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Matthew

4:1-11

 

Then Jesus was led up by the Spirit into the wilderness to be tempted by the devil. And after fasting forty days and forty nights, he was hungry. And the tempter came and said to him, "If you are the Son of God, command these stones to become loaves of bread." But he answered, "It is written, "' Man shall not live by bread alone, but by every word that comes from the mouth of God.'" Then the devil took him to the holy city and set him on the pinnacle of the temple and said to him, "If you are the Son of God, throw yourself down, for it is written, "' He will command his angels concerning you,' and "'On their hands they will bear you up, lest you strike your foot against a stone.'" Jesus said to him, "Again it is written, 'You shall not put the Lord your God to the test.'" Again, the devil took him to a very high mountain and showed him all the kingdoms of the world and their glory. And he said to him, "All these I will give you, if you will fall down and worship me." Then Jesus said to him, "Be gone, Satan! For it is written, "' You shall worship the Lord your God and him only shall you serve.'" Then the devil left him, and behold, angels came and were ministering to him. (ESV)

 

Dialog With the Devil

Monday of Advent 1

2 December 2012

How easily we humans may be trapped by despair! The devil weaves a thousand wiles into a snare with which he might deceive us into hopelessness, despondency, and gloom. He can even employ Scripture itself against us, as he did in the threefold temptations of our Lord Jesus Christ (Mt 4:1-11). Scripture, even rightly quoted, might be an occasion for great temptation. Satan's accusations may be entirely correct according to the law. We are all the things he says we are. We have done all the things he says we did. We have thought all the wicked thoughts he accuses us of. But he is right only according to the law, which is not the final nor decisive word of God over against us, God's children.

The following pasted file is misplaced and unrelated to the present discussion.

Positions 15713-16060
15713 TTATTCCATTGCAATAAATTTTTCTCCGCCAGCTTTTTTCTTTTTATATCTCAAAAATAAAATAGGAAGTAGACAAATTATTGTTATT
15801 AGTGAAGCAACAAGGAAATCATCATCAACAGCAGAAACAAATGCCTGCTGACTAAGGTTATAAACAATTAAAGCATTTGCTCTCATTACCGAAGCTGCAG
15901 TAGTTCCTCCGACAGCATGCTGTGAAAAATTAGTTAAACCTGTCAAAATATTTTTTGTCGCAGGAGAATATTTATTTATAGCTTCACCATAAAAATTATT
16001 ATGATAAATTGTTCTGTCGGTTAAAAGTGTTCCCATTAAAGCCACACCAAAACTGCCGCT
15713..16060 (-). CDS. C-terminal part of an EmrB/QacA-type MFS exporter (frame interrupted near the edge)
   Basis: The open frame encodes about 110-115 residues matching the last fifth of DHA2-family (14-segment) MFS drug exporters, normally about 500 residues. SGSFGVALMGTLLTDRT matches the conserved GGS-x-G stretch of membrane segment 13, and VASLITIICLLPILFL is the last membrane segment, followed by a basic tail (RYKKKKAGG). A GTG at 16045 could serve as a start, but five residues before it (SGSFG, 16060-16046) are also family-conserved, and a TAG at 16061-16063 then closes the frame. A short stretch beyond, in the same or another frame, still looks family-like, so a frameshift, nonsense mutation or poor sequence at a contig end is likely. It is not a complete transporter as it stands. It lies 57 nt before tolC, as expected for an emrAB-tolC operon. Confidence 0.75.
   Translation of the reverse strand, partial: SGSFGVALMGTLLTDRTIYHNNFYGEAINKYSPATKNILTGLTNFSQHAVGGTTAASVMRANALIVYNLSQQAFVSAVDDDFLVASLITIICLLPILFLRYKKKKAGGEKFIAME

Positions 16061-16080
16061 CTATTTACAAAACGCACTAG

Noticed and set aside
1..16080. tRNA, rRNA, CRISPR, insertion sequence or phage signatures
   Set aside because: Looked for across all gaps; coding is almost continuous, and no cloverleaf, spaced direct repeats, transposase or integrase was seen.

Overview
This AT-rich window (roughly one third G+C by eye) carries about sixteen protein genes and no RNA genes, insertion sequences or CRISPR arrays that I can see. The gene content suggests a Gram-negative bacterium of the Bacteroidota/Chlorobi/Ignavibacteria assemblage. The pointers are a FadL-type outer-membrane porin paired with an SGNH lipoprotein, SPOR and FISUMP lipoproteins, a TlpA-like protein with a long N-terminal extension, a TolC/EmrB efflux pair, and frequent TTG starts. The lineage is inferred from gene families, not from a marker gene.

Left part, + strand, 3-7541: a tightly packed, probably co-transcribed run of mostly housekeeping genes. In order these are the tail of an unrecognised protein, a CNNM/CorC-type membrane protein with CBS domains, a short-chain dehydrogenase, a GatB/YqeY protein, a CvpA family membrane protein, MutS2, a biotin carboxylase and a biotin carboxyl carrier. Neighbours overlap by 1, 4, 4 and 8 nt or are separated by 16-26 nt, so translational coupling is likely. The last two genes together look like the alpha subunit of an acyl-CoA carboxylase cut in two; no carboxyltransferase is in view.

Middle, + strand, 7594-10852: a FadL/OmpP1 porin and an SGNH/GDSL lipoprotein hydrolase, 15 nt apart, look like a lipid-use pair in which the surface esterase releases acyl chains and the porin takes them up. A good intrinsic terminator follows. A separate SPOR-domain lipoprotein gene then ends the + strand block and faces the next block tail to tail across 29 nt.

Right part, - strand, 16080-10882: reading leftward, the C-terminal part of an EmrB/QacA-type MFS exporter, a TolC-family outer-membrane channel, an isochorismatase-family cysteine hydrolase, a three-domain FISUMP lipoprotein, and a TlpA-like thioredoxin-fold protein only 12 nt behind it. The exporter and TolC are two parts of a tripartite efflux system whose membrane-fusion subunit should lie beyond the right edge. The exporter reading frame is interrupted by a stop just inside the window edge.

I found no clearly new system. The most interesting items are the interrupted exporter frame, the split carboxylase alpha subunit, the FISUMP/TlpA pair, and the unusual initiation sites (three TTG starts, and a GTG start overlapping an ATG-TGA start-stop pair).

He can point out our weakness, our spiritual ineptitude, our tendency to doubt, our penchant for looking somewhere other than to God for help. All of that too, is lamentably true. But it's just not the final divine word. In Christ God has established a decisive word over against every sin, accusation, despair, dereliction, and guilt. The gospel teaches us that God has remitted our sins and all their penalties, placing them on Christ, our Lord. He became the final substitute for all sinners, that we might be acquitted of our crimes and offenses against Him.

 

Yes, all the accusations of Satan are true. They just aren't the whole story. Our God's righteousness is revealed from faith to faith. For faith believes that God's Son has become for us the Lord our righteousness (Jer 23:6). If, then, it is asked what is your righteousness, you may answer by faith, "It is the Lord's own." What greater holiness, what more powerful bulwark against the devil, what more certain antidote to sin and death could there be? Satan may howl however he will, no matter how true his accusations, they cannot overcome the work of Christ to redeem us poor sinners and to rescue us from sin and death. The dialog with the devil is always ended by the last word of Christ to us sinners: "I forgive you."